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In September 2015, Mick Mulvaney endorsed Kentucky Senator Rand Paul in the 2016 Republican Party presidential primaries.

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Mick Mulvaney said he did not pay the taxes because he viewed the woman as a babysitter rather than as a household employee.

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In May 2017, Mick Mulvaney was critical of the Congressional Budget Office after it estimated the version of the American Health Care Act passed by the house in May 2017 would result in 23 million fewer people with health insurance.

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Mick Mulvaney defined such a situation as one "that fixes Washington, D C permanently".

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Trump appointed Mick Mulvaney to serve as acting director of the CFPB under the Federal Vacancies Reform Act of 1998, which allows for the president to appoint an interim replacement without Senate confirmation.

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However, a dispute arose over whether Mick Mulvaney can be so-named under the FVRA or whether a provision of the Dodd-Frank Act controls, which would make the deputy director, Leandra English, acting director of the CFPB instead.

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Mick Mulvaney immediately stopped hiring at the CFPB, stopped collecting fines, suspended rulemaking, and ordered all active investigations reviewed.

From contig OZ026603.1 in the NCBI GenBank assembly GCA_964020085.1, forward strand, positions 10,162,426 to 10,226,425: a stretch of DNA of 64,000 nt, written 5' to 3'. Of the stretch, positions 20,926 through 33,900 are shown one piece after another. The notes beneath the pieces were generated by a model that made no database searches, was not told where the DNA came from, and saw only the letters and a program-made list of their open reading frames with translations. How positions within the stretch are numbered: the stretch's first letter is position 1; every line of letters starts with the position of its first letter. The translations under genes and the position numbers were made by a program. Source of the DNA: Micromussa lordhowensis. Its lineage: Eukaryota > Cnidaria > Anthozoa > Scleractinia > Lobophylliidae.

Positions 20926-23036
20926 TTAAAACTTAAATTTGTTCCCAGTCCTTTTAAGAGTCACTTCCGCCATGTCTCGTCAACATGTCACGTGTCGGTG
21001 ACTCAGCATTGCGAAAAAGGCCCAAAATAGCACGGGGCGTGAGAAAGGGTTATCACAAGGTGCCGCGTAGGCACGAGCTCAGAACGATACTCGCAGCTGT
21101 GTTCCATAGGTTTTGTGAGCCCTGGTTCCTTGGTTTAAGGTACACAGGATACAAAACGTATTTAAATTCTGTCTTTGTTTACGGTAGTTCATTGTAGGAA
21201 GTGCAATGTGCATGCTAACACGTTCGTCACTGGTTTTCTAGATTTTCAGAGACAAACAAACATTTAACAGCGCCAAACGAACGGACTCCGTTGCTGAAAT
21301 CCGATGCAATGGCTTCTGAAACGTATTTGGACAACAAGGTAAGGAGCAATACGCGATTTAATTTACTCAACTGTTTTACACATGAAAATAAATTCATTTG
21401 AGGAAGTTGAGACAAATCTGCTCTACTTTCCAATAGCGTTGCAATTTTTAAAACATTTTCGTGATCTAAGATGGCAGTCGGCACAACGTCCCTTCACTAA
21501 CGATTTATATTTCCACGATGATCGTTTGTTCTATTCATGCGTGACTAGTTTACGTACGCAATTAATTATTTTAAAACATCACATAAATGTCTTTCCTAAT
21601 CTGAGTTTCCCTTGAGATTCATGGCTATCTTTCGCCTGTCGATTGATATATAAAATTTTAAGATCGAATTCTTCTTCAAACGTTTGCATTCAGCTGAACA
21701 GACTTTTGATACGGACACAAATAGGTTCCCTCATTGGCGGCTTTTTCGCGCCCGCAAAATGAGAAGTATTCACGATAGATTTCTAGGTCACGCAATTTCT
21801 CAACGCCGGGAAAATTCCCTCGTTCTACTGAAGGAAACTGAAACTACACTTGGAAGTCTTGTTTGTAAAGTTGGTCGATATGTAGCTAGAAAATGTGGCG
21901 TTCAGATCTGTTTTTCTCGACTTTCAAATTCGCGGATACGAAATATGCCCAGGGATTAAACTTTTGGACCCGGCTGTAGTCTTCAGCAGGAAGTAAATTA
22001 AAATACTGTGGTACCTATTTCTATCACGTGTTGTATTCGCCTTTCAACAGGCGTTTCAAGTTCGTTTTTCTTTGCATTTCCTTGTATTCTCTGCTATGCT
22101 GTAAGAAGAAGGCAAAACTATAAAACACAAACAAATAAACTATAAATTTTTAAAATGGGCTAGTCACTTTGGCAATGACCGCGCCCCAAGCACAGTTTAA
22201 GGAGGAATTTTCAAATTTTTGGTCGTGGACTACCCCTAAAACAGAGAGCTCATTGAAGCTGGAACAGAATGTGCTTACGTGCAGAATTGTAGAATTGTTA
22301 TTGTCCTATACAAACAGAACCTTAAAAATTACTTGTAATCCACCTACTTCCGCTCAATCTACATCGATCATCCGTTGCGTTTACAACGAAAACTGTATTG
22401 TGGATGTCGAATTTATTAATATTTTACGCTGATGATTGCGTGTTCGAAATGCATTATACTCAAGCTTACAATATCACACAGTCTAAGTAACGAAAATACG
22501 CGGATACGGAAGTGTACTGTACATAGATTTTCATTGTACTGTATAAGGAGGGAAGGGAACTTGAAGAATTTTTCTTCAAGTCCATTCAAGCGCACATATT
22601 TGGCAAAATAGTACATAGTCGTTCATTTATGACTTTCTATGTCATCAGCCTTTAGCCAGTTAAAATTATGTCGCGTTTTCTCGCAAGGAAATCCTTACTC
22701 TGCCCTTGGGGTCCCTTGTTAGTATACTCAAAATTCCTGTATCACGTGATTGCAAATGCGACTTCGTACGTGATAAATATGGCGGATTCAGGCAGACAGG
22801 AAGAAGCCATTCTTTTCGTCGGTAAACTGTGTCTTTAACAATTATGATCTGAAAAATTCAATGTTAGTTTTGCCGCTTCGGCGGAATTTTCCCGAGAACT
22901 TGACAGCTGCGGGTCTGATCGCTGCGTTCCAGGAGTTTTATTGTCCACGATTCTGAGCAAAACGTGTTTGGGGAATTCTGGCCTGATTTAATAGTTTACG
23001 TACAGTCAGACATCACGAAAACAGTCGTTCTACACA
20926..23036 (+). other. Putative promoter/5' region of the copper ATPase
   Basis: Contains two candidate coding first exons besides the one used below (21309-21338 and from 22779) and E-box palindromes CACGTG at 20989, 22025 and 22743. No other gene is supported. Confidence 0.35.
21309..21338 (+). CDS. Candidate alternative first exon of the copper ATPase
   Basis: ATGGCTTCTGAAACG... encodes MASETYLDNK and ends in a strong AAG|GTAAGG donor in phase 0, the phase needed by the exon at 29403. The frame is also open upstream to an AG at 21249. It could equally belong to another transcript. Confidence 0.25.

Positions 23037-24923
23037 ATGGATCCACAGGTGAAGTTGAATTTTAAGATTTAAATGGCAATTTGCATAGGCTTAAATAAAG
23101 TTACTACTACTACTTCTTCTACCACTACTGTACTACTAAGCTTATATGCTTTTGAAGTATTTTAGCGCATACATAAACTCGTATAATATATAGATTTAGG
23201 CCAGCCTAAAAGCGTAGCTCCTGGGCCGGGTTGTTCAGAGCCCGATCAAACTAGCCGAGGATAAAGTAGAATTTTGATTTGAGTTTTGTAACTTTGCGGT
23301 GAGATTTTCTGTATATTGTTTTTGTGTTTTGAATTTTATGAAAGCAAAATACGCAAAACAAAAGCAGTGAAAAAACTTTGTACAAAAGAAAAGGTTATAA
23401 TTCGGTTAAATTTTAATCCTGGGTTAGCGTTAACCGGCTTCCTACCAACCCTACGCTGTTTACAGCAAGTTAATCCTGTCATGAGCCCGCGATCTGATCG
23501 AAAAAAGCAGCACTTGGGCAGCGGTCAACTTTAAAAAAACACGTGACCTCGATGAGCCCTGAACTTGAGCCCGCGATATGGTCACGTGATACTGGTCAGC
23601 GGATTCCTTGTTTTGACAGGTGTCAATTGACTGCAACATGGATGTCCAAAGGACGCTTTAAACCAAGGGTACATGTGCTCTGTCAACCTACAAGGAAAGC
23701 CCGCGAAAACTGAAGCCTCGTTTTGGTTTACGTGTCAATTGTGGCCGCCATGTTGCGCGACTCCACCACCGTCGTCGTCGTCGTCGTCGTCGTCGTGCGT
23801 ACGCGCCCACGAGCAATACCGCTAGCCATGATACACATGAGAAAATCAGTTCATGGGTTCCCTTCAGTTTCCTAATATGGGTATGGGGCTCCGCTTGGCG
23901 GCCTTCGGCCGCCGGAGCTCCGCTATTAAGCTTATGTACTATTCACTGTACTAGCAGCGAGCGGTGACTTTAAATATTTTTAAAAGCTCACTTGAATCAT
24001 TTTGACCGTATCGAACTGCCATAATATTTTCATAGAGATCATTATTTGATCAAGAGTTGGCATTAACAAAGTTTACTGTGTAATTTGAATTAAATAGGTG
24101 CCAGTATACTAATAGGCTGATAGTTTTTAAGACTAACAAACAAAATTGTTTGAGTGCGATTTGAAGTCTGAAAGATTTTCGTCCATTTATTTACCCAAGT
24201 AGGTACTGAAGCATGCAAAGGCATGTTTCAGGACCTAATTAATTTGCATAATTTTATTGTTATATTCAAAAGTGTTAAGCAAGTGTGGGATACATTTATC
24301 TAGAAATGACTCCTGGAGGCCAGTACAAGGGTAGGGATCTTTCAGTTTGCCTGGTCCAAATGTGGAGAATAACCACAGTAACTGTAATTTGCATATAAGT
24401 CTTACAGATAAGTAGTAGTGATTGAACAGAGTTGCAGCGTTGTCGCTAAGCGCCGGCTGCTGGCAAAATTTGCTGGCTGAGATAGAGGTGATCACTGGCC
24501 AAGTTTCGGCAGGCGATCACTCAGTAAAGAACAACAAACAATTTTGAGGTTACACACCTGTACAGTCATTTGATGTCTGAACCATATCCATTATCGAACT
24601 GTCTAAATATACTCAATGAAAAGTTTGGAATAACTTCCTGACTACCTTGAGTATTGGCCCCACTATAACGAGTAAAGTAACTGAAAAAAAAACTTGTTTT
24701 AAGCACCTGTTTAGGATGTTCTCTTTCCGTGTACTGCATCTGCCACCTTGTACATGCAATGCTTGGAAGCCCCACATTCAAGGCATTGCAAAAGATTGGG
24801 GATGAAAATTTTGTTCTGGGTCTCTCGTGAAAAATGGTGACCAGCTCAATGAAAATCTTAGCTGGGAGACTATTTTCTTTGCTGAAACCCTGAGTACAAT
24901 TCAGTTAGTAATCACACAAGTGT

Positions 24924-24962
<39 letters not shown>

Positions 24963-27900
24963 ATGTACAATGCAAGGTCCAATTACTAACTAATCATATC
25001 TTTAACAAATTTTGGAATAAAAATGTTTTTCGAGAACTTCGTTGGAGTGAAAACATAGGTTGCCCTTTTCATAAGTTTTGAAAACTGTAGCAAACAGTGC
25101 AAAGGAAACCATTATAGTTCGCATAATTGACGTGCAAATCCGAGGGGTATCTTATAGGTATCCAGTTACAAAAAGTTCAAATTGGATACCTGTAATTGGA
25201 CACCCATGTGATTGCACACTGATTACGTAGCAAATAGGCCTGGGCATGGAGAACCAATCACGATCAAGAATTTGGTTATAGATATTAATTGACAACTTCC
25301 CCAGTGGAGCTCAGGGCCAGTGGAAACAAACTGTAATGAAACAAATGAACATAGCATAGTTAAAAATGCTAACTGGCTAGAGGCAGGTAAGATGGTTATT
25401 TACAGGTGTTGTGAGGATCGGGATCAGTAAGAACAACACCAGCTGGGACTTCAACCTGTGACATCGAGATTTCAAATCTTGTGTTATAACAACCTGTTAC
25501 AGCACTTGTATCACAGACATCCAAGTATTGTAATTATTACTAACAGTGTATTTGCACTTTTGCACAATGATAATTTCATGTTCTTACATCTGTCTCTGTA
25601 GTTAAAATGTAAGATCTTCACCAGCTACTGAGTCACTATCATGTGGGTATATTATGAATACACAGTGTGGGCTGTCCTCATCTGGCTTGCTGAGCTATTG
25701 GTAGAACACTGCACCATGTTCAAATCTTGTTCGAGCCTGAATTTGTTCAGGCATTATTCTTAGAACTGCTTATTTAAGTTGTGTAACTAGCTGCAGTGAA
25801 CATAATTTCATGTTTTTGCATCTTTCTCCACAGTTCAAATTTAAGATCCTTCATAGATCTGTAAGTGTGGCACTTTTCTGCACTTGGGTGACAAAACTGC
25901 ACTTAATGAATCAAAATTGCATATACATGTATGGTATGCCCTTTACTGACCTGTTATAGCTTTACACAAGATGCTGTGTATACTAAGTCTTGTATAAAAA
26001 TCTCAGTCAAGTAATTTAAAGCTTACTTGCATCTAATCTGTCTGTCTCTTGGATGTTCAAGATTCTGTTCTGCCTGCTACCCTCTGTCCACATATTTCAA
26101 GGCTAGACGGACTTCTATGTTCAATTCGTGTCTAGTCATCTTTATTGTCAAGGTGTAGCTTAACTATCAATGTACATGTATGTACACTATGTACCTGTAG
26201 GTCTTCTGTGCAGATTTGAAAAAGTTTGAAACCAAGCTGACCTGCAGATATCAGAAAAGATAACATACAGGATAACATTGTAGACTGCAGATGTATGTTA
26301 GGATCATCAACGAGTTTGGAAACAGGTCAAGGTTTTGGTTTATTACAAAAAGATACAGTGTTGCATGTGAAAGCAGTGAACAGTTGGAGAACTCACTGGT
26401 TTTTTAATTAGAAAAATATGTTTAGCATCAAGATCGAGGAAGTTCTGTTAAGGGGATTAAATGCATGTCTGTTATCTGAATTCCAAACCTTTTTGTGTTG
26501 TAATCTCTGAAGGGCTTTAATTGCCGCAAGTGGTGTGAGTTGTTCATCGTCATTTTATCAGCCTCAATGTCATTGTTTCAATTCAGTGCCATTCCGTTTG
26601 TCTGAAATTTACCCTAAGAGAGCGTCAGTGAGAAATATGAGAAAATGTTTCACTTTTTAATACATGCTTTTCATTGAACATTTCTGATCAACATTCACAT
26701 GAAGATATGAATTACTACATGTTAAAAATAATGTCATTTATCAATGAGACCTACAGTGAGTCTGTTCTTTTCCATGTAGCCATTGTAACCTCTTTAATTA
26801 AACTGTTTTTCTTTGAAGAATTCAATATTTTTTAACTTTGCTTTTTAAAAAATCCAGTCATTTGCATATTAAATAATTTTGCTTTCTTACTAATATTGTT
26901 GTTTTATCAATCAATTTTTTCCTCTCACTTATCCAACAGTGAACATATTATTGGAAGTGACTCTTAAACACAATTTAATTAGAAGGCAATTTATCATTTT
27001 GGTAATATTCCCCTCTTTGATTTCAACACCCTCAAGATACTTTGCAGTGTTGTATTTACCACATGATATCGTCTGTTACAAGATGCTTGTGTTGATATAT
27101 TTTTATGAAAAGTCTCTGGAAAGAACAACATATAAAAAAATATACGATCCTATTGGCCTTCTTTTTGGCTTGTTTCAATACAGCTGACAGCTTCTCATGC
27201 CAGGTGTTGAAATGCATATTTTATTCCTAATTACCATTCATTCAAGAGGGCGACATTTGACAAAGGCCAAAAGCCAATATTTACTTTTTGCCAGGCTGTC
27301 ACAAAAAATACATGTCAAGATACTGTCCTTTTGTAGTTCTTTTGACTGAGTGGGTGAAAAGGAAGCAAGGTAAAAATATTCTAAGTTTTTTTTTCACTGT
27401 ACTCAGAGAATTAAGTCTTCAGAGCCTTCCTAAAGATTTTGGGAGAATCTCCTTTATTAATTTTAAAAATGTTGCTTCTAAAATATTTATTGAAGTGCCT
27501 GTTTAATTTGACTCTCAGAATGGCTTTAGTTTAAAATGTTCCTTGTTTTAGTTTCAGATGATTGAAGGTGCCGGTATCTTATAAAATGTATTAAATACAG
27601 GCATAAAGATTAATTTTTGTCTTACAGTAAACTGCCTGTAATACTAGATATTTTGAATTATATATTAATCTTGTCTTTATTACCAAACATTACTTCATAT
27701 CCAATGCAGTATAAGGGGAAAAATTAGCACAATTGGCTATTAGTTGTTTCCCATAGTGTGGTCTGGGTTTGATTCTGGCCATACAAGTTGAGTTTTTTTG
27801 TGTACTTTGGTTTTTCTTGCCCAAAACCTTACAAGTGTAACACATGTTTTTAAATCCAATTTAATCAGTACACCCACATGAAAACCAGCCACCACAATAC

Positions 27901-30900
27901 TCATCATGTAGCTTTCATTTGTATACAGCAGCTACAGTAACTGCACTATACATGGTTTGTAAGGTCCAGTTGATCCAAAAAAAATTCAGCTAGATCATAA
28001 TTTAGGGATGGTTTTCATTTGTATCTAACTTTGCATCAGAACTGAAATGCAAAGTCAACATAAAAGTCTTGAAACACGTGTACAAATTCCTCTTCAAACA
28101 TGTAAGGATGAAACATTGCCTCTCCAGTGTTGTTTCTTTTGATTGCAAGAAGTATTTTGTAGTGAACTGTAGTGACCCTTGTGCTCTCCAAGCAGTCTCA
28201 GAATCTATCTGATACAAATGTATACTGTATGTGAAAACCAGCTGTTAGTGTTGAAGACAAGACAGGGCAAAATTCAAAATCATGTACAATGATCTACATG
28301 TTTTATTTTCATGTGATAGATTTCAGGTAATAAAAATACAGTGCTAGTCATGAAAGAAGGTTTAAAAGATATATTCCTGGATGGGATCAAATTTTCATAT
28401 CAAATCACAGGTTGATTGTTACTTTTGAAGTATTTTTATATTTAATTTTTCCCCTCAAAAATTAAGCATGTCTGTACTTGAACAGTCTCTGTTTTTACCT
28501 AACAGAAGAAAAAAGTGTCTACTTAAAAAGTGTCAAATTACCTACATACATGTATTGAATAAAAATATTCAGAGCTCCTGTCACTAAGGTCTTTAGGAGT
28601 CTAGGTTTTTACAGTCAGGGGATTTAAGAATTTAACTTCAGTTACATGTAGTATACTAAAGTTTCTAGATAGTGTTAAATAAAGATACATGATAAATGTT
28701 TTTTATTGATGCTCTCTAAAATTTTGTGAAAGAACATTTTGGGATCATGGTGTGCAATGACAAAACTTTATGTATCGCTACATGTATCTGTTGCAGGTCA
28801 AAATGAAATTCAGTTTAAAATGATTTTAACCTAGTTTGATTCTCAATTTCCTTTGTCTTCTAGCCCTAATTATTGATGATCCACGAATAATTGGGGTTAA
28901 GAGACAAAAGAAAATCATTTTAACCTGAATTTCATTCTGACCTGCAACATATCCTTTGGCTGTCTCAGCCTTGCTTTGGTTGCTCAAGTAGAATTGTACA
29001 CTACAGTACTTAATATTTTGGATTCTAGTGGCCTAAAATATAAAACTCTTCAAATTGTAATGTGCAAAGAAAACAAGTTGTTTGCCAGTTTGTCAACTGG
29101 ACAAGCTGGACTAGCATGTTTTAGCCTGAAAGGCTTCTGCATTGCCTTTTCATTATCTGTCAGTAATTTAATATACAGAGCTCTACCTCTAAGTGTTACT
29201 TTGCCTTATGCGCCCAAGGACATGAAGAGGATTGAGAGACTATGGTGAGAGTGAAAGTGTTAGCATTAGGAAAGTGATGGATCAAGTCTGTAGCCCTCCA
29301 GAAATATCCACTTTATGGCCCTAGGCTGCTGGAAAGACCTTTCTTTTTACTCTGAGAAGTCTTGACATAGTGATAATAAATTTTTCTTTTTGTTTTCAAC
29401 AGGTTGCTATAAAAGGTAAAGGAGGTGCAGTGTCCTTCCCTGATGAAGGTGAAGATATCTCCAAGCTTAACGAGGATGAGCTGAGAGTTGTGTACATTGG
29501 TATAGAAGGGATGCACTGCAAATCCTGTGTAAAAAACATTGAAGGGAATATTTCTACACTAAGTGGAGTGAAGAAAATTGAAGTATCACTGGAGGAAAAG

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Mick Mulvaney sharply reduced agency personnel's access to bank data, arguing that it posed a security risk.

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In January 2018, Mick Mulvaney canceled an investigation into a South Carolina payday lender who had previously donated to his congressional campaigns.

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Mick Mulvaney hired at least eight appointees after he took over the agency and created positions for some the appointees which did not exist under Cordray's tenure at the CFPB.

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In May 2018, The New York Times reported that Mick Mulvaney worked two to three days a week at the CFPB, a few hours at a time.

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Several hours later, in a statement released by the White House, Mick Mulvaney sought to deny or reinterpret his earlier statements, stating "there was absolutely no quid pro quo between Ukrainian military aid and any investigation into the 2016 election".

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Later that month, Mick Mulvaney suggested that the media was exaggerating the dangers of COVID-19 in order to "bring down" President Trump.

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Mick Mulvaney's swearing-in was delayed due to the coronavirus epidemic, which prevented him from making a planned trip to Northern Ireland as envoy in July 2020.

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In 2021, Mick Mulvaney was mentioned as a possible replacement for Kay Coles James as President of The Heritage Foundation, a conservative think tank.

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Mick Mulvaney married Pamela West, whom he met in line at a bookstore while he was a law student, in 1998.

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Mick Mulvaney's brother, Ted, is portfolio manager for Braeburn Capital, the investment arm of Apple Inc.